After we came to the difficult realization we were going bust and no amount of execution or “Don’t take No for an answer” was going to resuscitate our business, we still had to figure out to handle ourselves. Here are a few tips should you ever find yourself in this situation.
- When it’s the darkest of dark, confide in your trusted advisors. Shut your mouth with everyone else. Nobody wants to hear how miserable you are, and I was a miserable person to speak with for a few weeks. I should have kept my mouth shut because I was a whiny turd.
- Shutting your mouth allows your more time to craft the story you want to tell. Once you’ve got a working version of that story, tell it. Don’t allow key partners, advisors, friends, potential investors to draw their own conclusions or hear it second-hand. Tell that story yourself. Most startup communities, including Tobacco Alley, are pretty small. Own the story to keep your name in good standing in your community.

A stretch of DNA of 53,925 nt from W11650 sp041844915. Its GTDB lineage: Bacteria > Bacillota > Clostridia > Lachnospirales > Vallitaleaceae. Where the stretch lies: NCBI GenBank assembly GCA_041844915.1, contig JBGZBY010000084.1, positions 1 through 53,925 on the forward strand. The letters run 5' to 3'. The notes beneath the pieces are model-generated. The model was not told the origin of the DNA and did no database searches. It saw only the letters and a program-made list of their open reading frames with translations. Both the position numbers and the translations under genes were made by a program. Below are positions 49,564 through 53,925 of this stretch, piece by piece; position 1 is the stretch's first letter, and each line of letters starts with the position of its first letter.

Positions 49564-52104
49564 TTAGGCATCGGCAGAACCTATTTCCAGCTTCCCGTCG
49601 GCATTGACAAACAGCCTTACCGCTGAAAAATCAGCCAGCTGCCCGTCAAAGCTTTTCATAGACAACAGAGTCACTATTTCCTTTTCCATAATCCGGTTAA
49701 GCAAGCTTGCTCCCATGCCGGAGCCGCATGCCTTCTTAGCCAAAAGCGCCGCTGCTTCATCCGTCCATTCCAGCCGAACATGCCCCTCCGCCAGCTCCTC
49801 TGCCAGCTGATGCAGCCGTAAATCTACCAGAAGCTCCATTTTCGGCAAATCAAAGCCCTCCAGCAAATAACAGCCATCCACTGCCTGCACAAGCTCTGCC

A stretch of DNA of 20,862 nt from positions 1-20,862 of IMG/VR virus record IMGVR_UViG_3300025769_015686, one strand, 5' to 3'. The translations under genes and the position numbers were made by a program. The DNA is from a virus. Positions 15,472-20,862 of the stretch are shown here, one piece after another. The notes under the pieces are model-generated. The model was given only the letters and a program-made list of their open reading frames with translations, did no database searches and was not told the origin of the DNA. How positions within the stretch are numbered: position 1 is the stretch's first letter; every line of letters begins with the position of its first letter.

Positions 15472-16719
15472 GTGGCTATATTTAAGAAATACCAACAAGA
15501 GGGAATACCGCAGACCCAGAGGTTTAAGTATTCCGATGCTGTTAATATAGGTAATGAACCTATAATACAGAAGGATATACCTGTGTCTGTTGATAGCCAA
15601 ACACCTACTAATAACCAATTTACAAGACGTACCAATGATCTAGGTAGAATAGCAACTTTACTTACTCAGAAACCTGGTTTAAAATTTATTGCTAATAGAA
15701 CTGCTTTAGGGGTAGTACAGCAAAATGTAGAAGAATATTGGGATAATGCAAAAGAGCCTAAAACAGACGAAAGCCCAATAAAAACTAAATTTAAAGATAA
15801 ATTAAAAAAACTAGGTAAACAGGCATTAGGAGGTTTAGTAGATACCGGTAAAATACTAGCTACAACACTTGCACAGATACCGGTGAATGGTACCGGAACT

- Settle your debts. Pay them if you can. If you can’t, try to work out new terms, or see if you can cut contracts short. Our partners were gracious with us here, because
we’re just awesome dudeswe asked nicely and begged.
- Honor commitments to your customers, if possible. For us, this meant leaving our site active for our customers and taking a small loss each month to do so. They bought a 12 month mobile coupon book, so we’re going to give them 12 months.
We had help figuring this out. Zack Mansfield at Square 1 Bank sat us down and guided us directly to these conclusions. He called it “failing gracefully”. This approach isn’t for everyone and for every startup, but it’s worked for us.
Stay tuned for the final installment where I’ll share a few things we actually did right.